A Freeform Storytelling Game Thing we did in college fixed most of the bugs by removing the system entirely, along with the GM.
    Riddle of Steel was the first indie game that brought back combat as a visceral act for me (like UA).
    InSpectres reminded me that there was a whole slew of Forge-based games out there that I should check out, and now you can run them in under 2 hours!

    I've been sympathetic with the story game mindset for a good chunk of my life, and keep on being delighted by what lies around the corner.
  • edited February 2012
    So I played Dogs* after GMing and then playing in about 4 sessions total of D&D 3.5, my only roleplaying experience up to that point. I can get exactly what I want out of roleplaying? i.e. create fiction that is meaningful in the game and have the game meaningfully impact the fiction. Read this old blog post for the whole story. Man, I was fucking excited.

    *(one character creation session; the rest was a disaster b/c the GM didn't follow the rules)
  • edited February 2012
    1983: Moldvay D&D: "You mean I get to make up my own world and story and everyone else will want to explore it? I bet I will enjoy this game for the next thirty years!"

    1986: GURPS: "At last, I have thrown off the shackles of character race + class and now I can implement my characters in all the beautiful unique detail they deserve! All other games are for simple children!"

    1992: GURPS Vehicles: "Hmmm. I'm not sure what I'm getting out of this."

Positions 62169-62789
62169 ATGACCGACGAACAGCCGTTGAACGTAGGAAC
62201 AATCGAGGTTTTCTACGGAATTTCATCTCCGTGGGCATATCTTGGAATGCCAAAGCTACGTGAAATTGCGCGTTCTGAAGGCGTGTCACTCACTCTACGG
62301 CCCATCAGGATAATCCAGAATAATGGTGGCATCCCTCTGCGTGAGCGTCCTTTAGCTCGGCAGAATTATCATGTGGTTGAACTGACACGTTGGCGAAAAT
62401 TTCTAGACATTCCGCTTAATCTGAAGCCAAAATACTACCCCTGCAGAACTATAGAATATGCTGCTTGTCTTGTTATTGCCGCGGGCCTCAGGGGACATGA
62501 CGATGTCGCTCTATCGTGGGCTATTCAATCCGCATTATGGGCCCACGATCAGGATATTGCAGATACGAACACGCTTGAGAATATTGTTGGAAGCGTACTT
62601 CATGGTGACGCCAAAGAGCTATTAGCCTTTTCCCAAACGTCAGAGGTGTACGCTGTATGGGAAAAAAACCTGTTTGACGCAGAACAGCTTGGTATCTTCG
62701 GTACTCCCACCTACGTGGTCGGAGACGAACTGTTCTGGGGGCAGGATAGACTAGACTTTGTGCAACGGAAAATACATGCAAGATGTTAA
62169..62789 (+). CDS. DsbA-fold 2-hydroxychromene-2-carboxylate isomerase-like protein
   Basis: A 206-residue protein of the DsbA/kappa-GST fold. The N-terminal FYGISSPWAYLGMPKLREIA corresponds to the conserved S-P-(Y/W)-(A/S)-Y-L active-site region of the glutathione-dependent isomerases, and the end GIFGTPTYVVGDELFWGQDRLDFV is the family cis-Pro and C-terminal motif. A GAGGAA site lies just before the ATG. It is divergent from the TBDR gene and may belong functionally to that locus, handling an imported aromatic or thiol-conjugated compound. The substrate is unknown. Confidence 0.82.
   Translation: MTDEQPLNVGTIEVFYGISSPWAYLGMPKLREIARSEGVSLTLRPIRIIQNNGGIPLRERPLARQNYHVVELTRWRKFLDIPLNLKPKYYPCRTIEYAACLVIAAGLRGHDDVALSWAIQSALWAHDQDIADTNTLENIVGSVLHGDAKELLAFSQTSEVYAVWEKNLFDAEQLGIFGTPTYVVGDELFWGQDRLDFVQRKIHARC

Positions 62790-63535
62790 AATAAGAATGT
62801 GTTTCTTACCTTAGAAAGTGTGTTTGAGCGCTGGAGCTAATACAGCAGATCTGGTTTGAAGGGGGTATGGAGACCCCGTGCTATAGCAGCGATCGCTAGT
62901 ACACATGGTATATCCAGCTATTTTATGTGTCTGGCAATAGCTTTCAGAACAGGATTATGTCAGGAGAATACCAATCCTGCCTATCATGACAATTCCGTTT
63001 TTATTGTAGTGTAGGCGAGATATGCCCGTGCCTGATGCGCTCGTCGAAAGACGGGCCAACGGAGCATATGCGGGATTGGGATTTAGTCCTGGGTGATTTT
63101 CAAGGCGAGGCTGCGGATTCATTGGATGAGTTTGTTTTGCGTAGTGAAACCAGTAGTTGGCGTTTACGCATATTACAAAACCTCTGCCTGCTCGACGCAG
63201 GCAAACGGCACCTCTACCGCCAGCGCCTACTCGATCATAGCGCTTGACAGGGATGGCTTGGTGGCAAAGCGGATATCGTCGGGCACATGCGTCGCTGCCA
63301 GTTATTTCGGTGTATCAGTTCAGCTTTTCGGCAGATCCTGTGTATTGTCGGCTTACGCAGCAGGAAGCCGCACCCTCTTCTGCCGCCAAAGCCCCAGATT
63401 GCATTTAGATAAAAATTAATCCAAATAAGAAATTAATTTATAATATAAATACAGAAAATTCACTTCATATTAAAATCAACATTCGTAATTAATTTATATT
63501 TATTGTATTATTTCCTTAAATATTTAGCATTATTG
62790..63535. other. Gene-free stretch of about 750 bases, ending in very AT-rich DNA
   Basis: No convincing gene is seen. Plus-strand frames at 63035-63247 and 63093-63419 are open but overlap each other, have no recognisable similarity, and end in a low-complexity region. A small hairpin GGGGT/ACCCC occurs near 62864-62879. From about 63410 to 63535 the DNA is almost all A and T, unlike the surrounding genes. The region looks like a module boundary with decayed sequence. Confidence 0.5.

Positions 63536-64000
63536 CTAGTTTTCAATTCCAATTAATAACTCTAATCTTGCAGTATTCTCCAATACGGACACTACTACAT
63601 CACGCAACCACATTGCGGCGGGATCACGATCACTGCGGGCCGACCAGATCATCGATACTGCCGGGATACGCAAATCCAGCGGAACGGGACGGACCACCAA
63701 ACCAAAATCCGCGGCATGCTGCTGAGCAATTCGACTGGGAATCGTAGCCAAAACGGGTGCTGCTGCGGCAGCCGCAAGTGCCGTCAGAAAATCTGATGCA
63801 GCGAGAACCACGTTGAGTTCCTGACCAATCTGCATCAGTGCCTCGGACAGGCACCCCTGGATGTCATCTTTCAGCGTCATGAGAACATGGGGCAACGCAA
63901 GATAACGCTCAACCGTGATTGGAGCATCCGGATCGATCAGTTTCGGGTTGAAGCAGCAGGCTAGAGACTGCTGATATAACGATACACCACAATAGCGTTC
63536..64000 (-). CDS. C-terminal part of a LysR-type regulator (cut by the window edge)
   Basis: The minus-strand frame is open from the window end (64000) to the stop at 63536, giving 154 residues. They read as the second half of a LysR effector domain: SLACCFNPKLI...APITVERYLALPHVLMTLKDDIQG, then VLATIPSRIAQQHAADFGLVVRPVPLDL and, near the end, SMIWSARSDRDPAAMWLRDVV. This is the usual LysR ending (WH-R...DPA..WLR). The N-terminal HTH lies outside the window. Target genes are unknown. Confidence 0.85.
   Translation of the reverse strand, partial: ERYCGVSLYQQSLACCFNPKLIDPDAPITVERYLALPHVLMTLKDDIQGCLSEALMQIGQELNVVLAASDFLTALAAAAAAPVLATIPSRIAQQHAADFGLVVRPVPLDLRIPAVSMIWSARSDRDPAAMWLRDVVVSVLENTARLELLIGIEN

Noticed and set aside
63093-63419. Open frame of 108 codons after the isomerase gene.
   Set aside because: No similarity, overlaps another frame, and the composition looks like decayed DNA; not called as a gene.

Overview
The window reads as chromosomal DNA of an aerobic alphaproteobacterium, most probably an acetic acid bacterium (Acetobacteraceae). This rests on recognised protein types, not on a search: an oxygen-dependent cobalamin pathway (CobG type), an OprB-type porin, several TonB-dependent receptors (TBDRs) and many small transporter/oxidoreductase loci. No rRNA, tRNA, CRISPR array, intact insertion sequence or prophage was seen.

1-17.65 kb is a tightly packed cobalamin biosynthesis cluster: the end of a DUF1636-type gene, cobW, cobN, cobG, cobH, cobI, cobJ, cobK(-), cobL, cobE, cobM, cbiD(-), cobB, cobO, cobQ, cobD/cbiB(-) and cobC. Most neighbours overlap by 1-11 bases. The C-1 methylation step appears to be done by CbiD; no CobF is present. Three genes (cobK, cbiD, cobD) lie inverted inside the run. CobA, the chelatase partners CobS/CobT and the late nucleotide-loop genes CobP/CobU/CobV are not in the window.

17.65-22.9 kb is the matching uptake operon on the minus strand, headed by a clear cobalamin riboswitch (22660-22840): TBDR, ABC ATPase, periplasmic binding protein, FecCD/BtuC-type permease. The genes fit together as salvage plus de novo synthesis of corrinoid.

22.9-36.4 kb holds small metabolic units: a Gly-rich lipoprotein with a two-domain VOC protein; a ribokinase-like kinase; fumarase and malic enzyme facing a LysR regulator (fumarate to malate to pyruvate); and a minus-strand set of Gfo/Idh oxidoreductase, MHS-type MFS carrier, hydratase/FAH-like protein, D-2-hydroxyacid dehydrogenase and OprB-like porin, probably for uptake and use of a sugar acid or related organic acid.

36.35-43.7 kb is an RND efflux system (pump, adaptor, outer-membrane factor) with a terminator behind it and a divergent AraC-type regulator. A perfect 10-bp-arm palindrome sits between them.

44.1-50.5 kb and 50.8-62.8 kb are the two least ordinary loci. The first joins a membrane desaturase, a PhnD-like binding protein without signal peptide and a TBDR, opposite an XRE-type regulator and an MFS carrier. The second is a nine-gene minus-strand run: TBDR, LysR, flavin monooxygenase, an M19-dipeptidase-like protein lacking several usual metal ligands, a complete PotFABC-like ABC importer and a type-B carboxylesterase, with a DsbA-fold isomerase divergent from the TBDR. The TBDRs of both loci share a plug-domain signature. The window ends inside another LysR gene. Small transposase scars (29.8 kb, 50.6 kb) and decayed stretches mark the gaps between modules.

1993: Star Wars d6 / Castle Falkenstein: "Farewell shackles of needless complexity! From now on, I'm a role-player, not a roll-player!"

    2002: Dust Devils / Sorcerer. "Why is Wilson so excited by these things? They're just roleplaying games where you can only ever play one kind of story. What if I'm not interested in that kind of story? Thus, I judge there to be nothing happening here."

    2003: Savage Worlds: "Holy crap, it's fun to play with miniatures!"

    2004: The Riddle of Steel: "Holy crap, spiritual attributes are awesome!"

    2007: Beast Hunters: "Holy crap, it's fun to say yes and to reincorporate!"

    2008: Montsegur 1244: "Holy crap, 2002 me was a dumbass."

    2009: God of War: "I wonder if I can do these fantastic huge set piece fights on the tabletop?"

    2009: D&D4E: "The game informs the fiction informs the game informs the fiction."

    2010: Lady Blackbird: "The game is the module is the game is the module."
  • Dogs showed me that you really only should be worrying about what the characters care about, and you should only be rolling dice for things that the genre is interested in. It showed me that there's a difference between rolling for every minute action and rolling for what matters.